Just a few days ahead of the European Union's General Data Protection Regulation (GDPR) coming into effect, a Guardian investigation has found that Facebook lets advertisers to target users it thinks are interested in sensitive subjects such as homosexuality, Islam or liberalism.
Religion, sexuality and political beliefs are explicitly marked out as sensitive information under new data protection laws, said the report on Wednesday.
Facebook, according to the report, collects information about users based on their browsing habit and activities on the social network, and uses that information to predict on their interests and then categorise them based on inferred interests such as Islam or homosexuality.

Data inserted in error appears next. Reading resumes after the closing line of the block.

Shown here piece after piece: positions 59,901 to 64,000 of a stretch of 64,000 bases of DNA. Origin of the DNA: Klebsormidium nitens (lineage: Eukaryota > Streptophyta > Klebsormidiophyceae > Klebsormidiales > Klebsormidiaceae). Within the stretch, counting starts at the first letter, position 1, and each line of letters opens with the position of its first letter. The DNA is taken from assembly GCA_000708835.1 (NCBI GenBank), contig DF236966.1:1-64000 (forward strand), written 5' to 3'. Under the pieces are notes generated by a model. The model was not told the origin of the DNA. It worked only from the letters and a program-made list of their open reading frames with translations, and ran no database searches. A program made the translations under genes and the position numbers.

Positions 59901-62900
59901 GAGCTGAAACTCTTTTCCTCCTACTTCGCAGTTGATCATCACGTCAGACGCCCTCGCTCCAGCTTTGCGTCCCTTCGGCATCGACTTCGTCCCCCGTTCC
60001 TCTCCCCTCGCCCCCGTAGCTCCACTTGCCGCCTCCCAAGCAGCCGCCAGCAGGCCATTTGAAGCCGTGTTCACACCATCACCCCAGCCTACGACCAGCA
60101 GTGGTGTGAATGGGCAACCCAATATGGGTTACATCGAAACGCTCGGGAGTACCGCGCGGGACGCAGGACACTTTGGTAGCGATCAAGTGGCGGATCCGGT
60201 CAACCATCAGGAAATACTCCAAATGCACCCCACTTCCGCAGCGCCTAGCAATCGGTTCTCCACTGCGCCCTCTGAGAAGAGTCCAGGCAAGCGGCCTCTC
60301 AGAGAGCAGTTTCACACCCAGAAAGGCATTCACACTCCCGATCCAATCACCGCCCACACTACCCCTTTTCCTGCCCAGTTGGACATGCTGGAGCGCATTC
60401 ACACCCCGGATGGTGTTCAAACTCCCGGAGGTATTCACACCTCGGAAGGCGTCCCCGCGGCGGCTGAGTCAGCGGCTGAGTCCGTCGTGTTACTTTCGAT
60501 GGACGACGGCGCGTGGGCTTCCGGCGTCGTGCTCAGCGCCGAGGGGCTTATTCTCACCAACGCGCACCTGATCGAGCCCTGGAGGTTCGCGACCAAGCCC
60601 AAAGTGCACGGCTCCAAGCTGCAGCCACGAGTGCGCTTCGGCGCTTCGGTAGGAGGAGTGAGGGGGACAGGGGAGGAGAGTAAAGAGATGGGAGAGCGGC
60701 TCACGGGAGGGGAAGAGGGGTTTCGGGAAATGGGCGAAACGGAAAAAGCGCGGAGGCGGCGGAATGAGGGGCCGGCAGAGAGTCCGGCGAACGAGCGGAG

Facebook is able to infer extremely personal information about users, which it allows advertisers to use for targeting purposes, found the Guardian investigation conducted in conjunction with the Danish Broadcasting Corporation.
Among the interests found in users' profiles were communism, social democrats, Hinduism and Christianity, it stated.
The GDPR which comes into effect on May 25 labels such categories of information as sensitive and mandates special conditions around how they can be collected and processed.
While Facebook, as part of its GDPR-focused updates, asked every user to confirm whether or not "political, religious, and relationship information" they had entered on the site should continue to be stored or displayed, it gathered no such consent for information it had inferred about users.
Facebook, however, said that classifying a user's interests was not the same as classifying their personal traits.
"Like other Internet companies, Facebook shows ads based on topics we think people might be interested in, but without using sensitive personal data," Facebook was quoted as saying.
"Our advertising complies with relevant EU law and, like other companies, we are preparing for the GDPR to ensure we are compliant when it comes into force," it added.